President Henry S. Bienen

Photo by Andrew Campbell


Looking Back — and Forward

Dear Northwestern Alumni,

This month, the 150th entering class of undergraduate students will begin its Northwestern University education. Much about the University has changed since 10 students enrolled in the fall of 1855, when Northwestern had only two faculty members and one building, later known as “Old College.” Yet many of the values that characterized the fledgling institution — eagerness for learning, determination to succeed and openness to new ideas — remain important ideals at Northwestern today. Attracted by these ideals, our entering classes this fall — undergraduate, graduate and professional — include some of the best students from the United States as well as from around the world.

Students and their families clearly value a Northwestern degree. The University's reputation as one of the best academic institutions in the country stems to a great extent from our truly distinguished faculty and outstanding current students, but it also is the result of the continuing work of our alumni, who are leaders in so many fields.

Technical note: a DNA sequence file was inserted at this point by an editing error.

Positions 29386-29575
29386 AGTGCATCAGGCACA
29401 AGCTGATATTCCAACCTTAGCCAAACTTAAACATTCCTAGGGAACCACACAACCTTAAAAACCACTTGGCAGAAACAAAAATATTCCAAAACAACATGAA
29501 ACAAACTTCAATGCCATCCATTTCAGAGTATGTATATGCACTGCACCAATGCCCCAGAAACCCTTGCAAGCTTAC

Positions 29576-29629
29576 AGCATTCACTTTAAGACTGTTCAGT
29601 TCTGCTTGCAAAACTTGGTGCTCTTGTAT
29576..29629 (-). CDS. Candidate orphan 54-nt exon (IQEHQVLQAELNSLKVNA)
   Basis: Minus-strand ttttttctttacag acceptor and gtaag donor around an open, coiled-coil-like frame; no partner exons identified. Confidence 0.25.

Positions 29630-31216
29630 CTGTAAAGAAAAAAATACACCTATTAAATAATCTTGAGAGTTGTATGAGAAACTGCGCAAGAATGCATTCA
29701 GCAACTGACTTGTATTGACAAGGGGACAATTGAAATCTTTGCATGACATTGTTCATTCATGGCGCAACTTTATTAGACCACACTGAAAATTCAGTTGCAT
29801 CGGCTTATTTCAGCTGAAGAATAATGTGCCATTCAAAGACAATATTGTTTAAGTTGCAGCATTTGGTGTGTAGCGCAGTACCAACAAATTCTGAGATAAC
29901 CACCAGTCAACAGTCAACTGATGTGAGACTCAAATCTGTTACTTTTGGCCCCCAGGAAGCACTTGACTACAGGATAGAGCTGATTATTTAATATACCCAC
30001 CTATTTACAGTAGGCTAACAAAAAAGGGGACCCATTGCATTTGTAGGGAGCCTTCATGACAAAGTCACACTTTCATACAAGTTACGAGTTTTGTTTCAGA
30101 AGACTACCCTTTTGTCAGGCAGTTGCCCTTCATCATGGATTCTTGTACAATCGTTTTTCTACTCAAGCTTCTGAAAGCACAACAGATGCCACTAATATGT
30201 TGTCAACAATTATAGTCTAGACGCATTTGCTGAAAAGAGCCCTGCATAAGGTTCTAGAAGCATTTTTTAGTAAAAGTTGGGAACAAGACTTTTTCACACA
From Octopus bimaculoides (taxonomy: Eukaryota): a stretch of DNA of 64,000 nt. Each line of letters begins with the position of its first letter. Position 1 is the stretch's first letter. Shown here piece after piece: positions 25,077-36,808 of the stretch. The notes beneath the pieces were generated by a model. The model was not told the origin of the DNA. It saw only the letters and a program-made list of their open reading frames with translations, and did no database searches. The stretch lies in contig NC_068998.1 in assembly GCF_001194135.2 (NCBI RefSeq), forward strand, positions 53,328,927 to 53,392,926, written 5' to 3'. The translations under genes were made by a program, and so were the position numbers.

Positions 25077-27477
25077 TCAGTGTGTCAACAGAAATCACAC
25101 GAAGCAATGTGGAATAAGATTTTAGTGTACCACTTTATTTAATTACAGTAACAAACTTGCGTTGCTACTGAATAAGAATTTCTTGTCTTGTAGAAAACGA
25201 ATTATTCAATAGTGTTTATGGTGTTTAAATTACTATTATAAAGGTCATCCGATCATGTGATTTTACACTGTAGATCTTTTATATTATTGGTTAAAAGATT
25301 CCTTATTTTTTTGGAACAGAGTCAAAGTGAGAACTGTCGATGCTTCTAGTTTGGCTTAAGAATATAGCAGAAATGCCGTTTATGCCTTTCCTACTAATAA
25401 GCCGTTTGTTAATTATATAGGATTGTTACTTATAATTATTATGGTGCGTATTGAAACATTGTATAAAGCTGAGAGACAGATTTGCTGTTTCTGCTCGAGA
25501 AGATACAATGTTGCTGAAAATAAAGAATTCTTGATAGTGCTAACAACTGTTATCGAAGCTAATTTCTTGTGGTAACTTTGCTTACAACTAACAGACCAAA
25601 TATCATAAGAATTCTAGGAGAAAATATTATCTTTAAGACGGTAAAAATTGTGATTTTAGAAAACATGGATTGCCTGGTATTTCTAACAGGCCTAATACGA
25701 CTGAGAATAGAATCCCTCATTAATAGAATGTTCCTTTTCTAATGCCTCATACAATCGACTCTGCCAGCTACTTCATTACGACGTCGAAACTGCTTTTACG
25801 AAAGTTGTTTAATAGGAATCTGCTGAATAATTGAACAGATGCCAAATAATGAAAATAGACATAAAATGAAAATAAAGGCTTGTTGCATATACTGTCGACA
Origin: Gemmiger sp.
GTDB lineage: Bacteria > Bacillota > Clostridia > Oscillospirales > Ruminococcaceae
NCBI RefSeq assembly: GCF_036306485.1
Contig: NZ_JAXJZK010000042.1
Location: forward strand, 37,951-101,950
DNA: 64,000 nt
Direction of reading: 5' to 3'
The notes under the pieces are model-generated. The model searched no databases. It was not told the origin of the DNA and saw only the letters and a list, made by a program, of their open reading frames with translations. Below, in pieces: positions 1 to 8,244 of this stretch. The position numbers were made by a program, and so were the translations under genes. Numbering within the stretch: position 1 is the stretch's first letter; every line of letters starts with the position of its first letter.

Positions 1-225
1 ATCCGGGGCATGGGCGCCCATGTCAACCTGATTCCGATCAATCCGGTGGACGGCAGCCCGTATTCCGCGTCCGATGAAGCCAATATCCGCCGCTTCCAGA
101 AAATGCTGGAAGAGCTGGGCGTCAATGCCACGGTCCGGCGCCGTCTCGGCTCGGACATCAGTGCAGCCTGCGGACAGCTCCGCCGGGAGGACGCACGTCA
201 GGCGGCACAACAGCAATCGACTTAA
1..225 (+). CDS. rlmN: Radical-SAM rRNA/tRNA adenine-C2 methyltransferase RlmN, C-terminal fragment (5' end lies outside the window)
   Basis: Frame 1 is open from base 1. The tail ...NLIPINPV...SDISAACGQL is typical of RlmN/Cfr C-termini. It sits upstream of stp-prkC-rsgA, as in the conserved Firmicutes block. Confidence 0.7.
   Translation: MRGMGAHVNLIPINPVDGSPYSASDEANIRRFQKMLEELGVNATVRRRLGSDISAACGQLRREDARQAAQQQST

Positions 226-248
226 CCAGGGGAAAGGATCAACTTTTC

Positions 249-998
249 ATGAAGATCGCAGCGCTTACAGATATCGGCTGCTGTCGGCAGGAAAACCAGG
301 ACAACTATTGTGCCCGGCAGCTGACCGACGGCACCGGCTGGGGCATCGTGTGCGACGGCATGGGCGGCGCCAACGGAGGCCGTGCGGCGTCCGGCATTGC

We continue to seek to enroll at all levels a diverse group of students, ethnically, geographically and economically. For the first time this year, we began offering a limited amount of need-based financial aid to international students, resulting in an increasingly diverse group of undergraduates from around the world. In addition, we continue to meet the full demonstrated financial need of U.S. undergraduate students in order to enable students from all economic backgrounds to attend Northwestern. This is an increasingly expensive task for the University, as federal and state grants and loans for higher education have not kept pace with the cost of higher education, but we remain committed to our policy of providing the necessary financial support at the undergraduate level for those students who need it.

Northwestern began 150 years ago with one all-purpose building, but this fall marks the beginning for three more specialized, but also important buildings for the University. On the Chicago campus the Robert H. Lurie Medical Research Center will provide faculty researchers with state-of-the-art facilities to transfer pioneering medical research from the laboratory to use for patients. Providing laboratory space for some of our most distinguished researchers, the center will be a cornerstone for our Chicago campus for years to come.

On the Evanston campus, the Ford Motor Company Engineering Design Center, adjacent to the Technological Institute, is a facility where engineering students will experience a “culture of design.” The building includes classrooms, workshops, design studios, meeting areas and workrooms designed for team learning, collaborative projects and computer-assisted learning. Also recently opened is Anderson Hall, which includes the Ron Burton Academic Advising Center, offices for the Athletic Department and facilities for the wrestling program.